The jury were clearly instructed that unless the plaintiff proved that the nudge or push was negligent and was a substantial factor in causing his fall he could not recover, whatever the other conditions may have been. In view of the sharp contradiction between the claims of the parties as to how the plaintiff fell, this presented a simple factual question which the jury were peculiarly adapted to decide. "This court is not inclined to find mere technical errors upon which to reverse judgments." Wood v. Connecticut Savings Bank, 87 Conn. 341, 345, 87 A. 983. Since the charge was correct, full and clear on the main issue, it should be sustained unless the defendant was deprived of some substantial right.
The charge sufficiently defined contributory negligence and proximate cause and properly discussed these rules in connection with the facts. A charge with reference to the knowledge of the defendant of the architectural practice of Hartford was not required in the absence of a request. Bullard v. de Cordova, 119 Conn. 262, 267, 175 A. 673. The assignments of error based on these elements in the charge do not require further discussion.
The defendant filed a request to charge on assumption of risk which was refused. The defendant's claims of proof lay no foundation for this. He claimed that the porch was perfectly safe and the plaintiff admitted that it was safe enough as long as there was no active negligent act on the part of the defendant. He did not and could not claim that the plaintiff knew or ought to have anticipated the combination of factors — the condition and the push — which caused his injury. Wray v. Fairfield Amusement Co., 126 Conn. 221, 227, 10 A.2d 600. There was no risk for the plaintiff to assume. The applications of the doctrine in this state have been practical, not theoretical. Freedman v. Hurwitz, 116 Conn. 283, 287, 164 A. 647 (plaintiff did not assume the risk of the driver of her car possibly falling asleep); Dean v. Hershowitz, 119 Conn. 398, 412, 177 A. 262 (tenant did not assume the risk of a specific defect in a porch although she knew, in general, that it was out of repair); Hassett v. Palmer, 126 Conn. 468, 477, 12 A.2d 646 (plaintiff did not assume the risk of an injury resulting from a most unusual combination of factors). A charge on assumption of risk was not required.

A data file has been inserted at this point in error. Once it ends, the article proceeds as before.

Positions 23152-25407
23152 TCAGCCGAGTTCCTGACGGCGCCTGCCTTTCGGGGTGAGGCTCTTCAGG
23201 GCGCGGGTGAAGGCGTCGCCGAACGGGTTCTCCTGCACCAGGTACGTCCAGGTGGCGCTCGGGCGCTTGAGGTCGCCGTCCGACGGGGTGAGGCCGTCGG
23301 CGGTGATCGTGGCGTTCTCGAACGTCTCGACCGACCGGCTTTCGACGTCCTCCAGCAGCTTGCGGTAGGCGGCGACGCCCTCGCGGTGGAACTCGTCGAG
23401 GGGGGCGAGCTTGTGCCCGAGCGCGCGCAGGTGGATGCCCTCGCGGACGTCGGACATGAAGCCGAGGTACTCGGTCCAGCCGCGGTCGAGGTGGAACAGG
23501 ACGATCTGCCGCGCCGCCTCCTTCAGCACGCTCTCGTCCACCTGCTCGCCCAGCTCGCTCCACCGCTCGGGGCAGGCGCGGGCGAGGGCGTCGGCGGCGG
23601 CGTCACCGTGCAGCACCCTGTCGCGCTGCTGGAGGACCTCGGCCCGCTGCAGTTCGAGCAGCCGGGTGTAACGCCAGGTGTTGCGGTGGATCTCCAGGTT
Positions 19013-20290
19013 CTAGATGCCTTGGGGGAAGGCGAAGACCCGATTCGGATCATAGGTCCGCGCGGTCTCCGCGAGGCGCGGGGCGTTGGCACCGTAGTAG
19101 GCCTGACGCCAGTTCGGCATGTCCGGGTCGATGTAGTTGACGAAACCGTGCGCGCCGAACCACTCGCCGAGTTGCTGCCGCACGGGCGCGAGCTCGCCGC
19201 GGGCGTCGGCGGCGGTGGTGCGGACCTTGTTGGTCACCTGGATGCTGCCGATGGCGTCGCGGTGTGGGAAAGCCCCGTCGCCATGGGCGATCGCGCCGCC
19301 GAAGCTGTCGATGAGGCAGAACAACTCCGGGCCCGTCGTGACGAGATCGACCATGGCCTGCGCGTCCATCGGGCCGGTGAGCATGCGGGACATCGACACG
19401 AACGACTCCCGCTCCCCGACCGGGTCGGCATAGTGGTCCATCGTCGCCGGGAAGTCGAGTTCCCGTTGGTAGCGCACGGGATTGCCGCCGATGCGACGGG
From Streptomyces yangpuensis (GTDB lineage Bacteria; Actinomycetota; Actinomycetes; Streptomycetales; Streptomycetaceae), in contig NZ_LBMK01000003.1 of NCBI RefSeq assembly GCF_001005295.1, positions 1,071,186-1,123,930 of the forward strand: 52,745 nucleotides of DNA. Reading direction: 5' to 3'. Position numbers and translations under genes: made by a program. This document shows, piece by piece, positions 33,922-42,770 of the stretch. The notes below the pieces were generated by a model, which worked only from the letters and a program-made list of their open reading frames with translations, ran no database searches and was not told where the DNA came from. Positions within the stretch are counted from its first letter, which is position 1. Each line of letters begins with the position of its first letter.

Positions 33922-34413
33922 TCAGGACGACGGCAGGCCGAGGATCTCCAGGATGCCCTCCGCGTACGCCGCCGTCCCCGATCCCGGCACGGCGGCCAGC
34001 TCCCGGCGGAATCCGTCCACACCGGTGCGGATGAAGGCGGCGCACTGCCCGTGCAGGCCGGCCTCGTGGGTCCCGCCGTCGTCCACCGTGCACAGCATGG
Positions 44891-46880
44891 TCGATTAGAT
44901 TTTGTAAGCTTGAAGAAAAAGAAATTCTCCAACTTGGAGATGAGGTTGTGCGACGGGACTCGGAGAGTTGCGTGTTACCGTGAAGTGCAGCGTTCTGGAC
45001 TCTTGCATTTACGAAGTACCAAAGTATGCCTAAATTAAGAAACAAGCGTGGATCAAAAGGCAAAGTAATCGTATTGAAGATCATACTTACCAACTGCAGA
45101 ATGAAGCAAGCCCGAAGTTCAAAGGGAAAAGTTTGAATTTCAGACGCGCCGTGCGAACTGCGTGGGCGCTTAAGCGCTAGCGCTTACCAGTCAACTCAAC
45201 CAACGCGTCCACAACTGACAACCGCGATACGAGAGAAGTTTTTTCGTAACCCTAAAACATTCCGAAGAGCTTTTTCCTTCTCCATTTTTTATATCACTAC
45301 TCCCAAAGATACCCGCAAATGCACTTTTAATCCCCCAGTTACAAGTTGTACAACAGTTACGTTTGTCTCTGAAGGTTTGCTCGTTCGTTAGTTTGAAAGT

As stated above, the principal factual issue was clearly presented to the jury and, read as a whole, the charge was correct in law, adapted to the issues and sufficient for the guidance of the jury. This is the test. Water Commissioners v. Robbins, 82 Conn. 623, 636, 74 A. 938; Conn. App. Proc., 48.